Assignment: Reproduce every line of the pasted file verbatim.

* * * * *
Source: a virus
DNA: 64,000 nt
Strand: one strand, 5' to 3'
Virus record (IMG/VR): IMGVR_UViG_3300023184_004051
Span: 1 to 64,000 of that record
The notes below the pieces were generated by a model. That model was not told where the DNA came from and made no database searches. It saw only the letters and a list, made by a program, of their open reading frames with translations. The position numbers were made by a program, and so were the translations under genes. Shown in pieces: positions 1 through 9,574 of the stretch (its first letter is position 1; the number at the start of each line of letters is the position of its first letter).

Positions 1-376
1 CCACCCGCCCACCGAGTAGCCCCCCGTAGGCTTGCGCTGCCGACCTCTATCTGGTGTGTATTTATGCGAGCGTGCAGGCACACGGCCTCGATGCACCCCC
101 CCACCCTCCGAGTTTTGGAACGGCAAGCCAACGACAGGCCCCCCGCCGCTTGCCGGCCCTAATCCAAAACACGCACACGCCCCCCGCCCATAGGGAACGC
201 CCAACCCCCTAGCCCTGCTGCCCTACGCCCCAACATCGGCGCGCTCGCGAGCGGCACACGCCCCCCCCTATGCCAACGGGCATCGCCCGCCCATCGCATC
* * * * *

Source: a virus
DNA: 64,000 nt
Strand: one strand, 5' to 3'
Virus record (IMG/VR): IMGVR_UViG_3300023184_004051
Span: 1 to 64,000 of that record
The notes below the pieces were generated by a model. That model was not told where the DNA came from and made no database searches. It saw only the letters and a list, made by a program, of their open reading frames with translations. The position numbers were made by a program, and so were the translations under genes. Shown in pieces: positions 1 through 9,574 of the stretch (its first letter is position 1; the number at the start of each line of letters is the position of its first letter).

Positions 1-376
1 CCACCCGCCCACCGAGTAGCCCCCCGTAGGCTTGCGCTGCCGACCTCTATCTGGTGTGTATTTATGCGAGCGTGCAGGCACACGGCCTCGATGCACCCCC
101 CCACCCTCCGAGTTTTGGAACGGCAAGCCAACGACAGGCCCCCCGCCGCTTGCCGGCCCTAATCCAAAACACGCACACGCCCCCCGCCCATAGGGAACGC
201 CCAACCCCCTAGCCCTGCTGCCCTACGCCCCAACATCGGCGCGCTCGCGAGCGGCACACGCCCCCCCCTATGCCAACGGGCATCGCCCGCCCATCGCATC